My ever-so-brilliant BFF wrote an interesting piece about whether blogs should be a primary marketing initiative or if email newsletters should still be in play. Lisa’s question was prompted by a blog post by Dawud Miracle which poses the same question. And Yaro Starak believes he has the answer: no.
I’m with ya, pal. Lisa writes about how Bruce Clay has both a blog and a newsletter. She says that the newsletter (surprisingly!) has more readers than her oh-so-personable blog. Surely, you’d think more people want to read Lisa’s humor and wit. I sure do.
But Lisa has a point. And yesterday I had a phone conversation with Gary Price about how podcasters are so immersed in their shows that they lose sight that the average person is not familiar at all with podcasting technology. To be completely frank, I still have doubts about the lifespan of podcasts and think that the multimedia overload is still too much to handle. (That doesn’t stop me from making occasional guest appearances on one social media podcast, though.)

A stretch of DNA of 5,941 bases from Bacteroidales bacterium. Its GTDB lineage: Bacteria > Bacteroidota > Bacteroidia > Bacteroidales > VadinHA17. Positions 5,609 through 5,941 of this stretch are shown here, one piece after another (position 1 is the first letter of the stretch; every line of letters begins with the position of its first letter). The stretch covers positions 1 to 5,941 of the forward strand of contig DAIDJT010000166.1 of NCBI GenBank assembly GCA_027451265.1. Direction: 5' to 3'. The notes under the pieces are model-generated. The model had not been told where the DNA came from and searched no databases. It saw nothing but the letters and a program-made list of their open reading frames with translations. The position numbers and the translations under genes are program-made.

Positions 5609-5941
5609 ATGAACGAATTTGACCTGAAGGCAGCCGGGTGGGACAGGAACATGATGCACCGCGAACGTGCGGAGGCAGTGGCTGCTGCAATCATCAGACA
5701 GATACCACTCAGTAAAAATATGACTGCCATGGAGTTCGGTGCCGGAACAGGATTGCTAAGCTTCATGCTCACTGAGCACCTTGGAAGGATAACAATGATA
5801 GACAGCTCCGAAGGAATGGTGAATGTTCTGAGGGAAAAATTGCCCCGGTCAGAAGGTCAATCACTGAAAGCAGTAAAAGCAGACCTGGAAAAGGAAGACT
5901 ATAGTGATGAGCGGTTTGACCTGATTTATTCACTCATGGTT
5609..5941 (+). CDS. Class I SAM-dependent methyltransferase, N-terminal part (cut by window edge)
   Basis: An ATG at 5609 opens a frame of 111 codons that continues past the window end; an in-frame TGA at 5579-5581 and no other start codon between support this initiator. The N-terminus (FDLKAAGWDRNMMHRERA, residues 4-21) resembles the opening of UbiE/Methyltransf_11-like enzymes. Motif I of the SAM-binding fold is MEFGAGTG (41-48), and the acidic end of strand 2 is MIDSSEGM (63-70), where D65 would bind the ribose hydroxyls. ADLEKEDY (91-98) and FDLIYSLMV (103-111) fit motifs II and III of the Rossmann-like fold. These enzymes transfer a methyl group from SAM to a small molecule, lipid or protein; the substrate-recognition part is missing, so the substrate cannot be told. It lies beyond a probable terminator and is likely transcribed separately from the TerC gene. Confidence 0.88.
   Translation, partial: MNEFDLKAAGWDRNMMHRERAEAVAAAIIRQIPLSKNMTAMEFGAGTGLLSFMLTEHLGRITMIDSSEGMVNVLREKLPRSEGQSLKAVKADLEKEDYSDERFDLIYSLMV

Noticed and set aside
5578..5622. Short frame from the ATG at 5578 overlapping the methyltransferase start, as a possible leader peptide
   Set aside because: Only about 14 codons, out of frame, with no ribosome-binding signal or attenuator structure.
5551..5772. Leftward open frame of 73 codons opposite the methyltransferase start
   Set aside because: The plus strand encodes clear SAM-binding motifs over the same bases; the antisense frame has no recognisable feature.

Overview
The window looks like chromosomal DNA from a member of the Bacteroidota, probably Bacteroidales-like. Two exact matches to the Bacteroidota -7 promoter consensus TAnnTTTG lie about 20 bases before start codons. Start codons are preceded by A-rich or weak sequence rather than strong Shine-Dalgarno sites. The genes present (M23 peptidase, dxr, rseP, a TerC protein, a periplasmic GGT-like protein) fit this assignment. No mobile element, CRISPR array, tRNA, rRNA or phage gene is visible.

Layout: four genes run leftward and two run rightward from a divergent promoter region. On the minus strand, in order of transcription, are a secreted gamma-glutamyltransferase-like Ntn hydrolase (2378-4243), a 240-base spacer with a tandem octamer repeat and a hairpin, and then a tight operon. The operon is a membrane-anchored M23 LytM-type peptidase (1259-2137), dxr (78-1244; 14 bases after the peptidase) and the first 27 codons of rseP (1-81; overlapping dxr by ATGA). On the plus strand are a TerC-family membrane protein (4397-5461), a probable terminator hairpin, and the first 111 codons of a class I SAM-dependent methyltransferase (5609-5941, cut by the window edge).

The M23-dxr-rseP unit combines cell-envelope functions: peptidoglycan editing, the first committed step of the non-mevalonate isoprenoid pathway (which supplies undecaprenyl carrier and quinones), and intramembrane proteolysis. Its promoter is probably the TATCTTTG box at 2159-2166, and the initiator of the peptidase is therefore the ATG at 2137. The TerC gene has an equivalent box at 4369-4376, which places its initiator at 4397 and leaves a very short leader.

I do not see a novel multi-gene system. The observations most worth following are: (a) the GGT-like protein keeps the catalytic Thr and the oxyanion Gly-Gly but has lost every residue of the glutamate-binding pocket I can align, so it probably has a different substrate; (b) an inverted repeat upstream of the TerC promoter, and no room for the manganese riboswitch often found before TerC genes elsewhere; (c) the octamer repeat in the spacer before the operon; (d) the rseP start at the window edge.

This analogy relates to blogging because we bloggers are in a similar boat. If we’re trying to target a more technologically savvy audience, we’d hit the blogs. But the average computer user does not check a blog on a regular basis and does not understand how (or want) to use an RSS reader. These aren’t stupid computer users; the technology simply isn’t as mainstream as we think it is. Many people are still afraid to experiment with the newer RSS technology, despite their incredible reach of power and ease of access. Therefore, having a blog and focusing on email may be just the right recipe to attract your audience. It depends on what they want, and some people’s desires are different than your own.
Lisa summarizes it rather nicely when she says the following:
I think that when used in tandem, blogs and newsletters are actually really great complements to one another. Why weaken your Internet marketing message by using only one?
I’m with ya too, BFF. If your message is being well received by a good number of individuals who are not visiting your blog, you should continue to accommodate them. If you’d survey your blog readership versus your email readership, chances are you’ll see big differences in the types of readers who opt in for traditional email marketing versus those using RSS readers. And chances are, my assessment that RSS readers are not as technologically savvy is not incredibly far off.
I don’t maintain an email list nor do I intend to start one. But for those who have been considering choosing one over the other, I urge you to reconsider and remember that your users come in many different shapes and sizes, and they should always come first.